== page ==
Haseeb Qureshi

Haseeb Qureshi

Formal First Name

Haseeb Qureshi is Managing Partner at Dragonfly Capital, a global cryptoasset investment firm based in San Francisco, California. He has a background as a professional poker player, which he pursued for five years until the age of 21. Qureshi then learned how to code and is now an esteemed software engineer, cryptocurrency hedge fund manager, and writer. Above the financial freedom and incorruptible non-state digital monies offered by cryptocurrencies, Haseeb sees great value in mainstream crypto use cases spanning NFTs, DeFi, blockchain gaming, and the metaverse.


  • At age 16, Qureshi began playing online poker under the stage name INTERNETPOKERS with $50. By age 17, he won over $250,000 using game theory, risk management, behavioral economics, and data mining
  • At age 19, he was ranked one of the 10 strongest online heads-up no-limit Hold'em players in the world, a sponsored poker pro, and a self-made millionaire, netting over $1,000,000 in a year
  • He was sponsored by Full Tilt Poker from 2009 to 2011. 
  • He privately coached many of the strongest poker players around the world, charging fees up to $1100 per hour. 
  • In 2011, one of his closest friends and fellow professional poker player, José Macedo, was caught stealing from friends. Qureshi tried to hide the scandal and give Macdeo a chance to pay the victims back. However, the fraud went public and destroyed Qureshi's reputation and caused him to lose all of his sponsors.
  • At age 21, he permanently retired from poker. 
  • At age 23, he wrote How to Be a Poker Player: The Philosophy of Poker, a bestselling book that was a culmination of everything he learned in his career.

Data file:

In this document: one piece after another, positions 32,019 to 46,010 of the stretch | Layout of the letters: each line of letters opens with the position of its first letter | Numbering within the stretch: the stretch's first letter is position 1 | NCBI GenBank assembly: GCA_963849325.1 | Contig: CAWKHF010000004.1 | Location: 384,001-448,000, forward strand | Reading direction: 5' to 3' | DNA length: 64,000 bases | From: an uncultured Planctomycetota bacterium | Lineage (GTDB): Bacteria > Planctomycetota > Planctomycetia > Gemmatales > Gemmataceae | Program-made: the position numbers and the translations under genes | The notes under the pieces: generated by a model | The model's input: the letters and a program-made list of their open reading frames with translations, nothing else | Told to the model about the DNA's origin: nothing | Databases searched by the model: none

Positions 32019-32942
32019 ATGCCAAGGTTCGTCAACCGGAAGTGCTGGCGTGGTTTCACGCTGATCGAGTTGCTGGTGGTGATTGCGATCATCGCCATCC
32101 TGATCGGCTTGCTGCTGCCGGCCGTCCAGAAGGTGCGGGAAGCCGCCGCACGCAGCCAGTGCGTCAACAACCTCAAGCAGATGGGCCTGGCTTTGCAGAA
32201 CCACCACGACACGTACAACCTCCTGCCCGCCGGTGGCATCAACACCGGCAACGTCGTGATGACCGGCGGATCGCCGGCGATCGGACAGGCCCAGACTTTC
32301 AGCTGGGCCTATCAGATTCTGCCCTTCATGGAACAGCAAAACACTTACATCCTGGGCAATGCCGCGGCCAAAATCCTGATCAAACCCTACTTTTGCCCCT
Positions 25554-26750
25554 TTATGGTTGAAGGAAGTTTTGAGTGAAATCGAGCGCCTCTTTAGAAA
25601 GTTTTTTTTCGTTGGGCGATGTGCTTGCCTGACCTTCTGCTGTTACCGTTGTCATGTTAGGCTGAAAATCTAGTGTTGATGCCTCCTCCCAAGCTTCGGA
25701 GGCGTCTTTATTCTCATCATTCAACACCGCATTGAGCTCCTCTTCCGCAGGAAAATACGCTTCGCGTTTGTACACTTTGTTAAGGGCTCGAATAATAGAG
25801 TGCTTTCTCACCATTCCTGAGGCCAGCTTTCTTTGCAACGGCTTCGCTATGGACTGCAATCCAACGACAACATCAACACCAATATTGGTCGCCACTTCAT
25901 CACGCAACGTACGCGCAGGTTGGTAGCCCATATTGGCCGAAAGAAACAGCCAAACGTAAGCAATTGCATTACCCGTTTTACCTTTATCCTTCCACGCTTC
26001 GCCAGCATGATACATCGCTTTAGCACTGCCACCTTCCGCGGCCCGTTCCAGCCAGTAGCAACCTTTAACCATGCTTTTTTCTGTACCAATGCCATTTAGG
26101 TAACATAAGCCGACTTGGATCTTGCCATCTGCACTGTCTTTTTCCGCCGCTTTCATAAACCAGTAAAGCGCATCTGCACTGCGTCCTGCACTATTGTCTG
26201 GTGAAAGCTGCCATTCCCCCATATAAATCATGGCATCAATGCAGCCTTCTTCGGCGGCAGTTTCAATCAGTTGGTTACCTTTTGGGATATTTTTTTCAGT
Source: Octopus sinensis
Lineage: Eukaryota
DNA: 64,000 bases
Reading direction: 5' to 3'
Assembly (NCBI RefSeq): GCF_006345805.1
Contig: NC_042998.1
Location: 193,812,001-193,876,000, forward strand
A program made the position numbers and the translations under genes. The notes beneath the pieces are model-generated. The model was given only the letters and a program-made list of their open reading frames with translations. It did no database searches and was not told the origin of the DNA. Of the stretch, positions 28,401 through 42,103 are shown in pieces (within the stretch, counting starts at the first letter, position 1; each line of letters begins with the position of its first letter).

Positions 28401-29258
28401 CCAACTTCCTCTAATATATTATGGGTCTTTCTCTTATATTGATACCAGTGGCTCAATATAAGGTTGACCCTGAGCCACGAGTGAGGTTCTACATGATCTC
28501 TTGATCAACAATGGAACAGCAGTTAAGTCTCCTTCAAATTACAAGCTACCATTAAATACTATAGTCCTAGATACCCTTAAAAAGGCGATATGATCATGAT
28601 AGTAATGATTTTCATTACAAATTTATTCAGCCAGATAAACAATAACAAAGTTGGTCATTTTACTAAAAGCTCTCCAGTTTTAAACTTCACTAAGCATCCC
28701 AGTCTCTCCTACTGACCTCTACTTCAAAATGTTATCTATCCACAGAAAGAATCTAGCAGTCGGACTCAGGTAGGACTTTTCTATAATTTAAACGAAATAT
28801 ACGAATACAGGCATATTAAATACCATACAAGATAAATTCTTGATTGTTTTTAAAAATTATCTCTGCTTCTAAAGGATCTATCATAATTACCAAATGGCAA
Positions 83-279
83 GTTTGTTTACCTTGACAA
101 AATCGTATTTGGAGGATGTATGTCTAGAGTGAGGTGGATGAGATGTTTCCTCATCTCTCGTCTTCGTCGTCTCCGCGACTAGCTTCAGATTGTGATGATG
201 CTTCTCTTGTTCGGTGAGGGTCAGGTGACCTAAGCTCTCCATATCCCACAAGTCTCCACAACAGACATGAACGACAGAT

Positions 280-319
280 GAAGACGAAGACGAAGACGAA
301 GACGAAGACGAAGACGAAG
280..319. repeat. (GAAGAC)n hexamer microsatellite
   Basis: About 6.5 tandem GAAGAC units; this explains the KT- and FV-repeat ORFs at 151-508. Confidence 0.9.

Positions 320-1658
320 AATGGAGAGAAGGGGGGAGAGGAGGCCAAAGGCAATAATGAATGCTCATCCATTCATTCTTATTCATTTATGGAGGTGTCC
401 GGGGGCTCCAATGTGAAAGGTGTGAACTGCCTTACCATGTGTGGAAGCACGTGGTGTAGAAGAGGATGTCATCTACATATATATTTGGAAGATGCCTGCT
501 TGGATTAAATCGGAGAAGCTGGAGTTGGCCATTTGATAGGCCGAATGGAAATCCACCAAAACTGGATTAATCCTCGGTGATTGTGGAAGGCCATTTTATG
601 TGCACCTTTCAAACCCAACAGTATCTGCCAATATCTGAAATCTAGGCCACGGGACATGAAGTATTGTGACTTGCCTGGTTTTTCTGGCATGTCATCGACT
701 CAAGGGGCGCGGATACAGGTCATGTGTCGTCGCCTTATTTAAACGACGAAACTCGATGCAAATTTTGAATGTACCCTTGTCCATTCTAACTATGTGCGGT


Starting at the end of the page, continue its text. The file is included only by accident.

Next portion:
• In 2014, Qureshi began reading about the effective altruism movement and was inspired by organizations and researchers to go into technology entrepreneurship.
  • In 2015, he studied programming for two weeks and applied to App Academy, a leading 12-week programming boot camp on full-stack web development in San Francisco. Even with a 5% acceptance rate, he got into the program and moved to San Francisco.
  • After graduating, he worked for App Academy as an instructor.
  • He created a new course, "a/A Jump Start", which generated over 400,000 in additional revenue for App Academy via student acquisition.
  • After three months, he was promoted to become Director of Product, where he managed the company's engineering team, developed partnerships with UC Berkeley and Udacity.
  • In 2016, he decided to leave App Academy and join the tech industry as a software engineer

  • Qureshi worked at Airbnb, joining their anti-fraud team where he worked on mitigating payments fraud. He learned a lot about security, distributed systems, and machine learning in adversarial environments. This gave him an understanding of the weakness of the traditional financial system and got him interested in cryptocurrency. \
  • In June 2017, he decided to go into the blockchain space full-time and left Airbnb.
  • He then worked on security research, consulted to a company called 21, now, did a lot of writing and speaking, and taught a course on cryptocurrencies at the Bradfield School of Computer Science.


  • In 2013, Qureshi began getting involved in philanthropy after leaving the world of poker.
  • He donated all of the money he had saved up as a poker player which amounted to about half a million dollars and started over with $10,000.
  • In 2014, he became a believer in the concept of effective altruism and earning to give, pursuing a lucrative career so he can donate more to charity.
  • In 2017, he became a member of the Founders Pledge and publicly committed to donating 33% of his pre-tax income to charity.
  • He has also volunteered with organizations including RailsBridge, The Last Mile, National Safe Place, and Interfaith Action of Central Texas.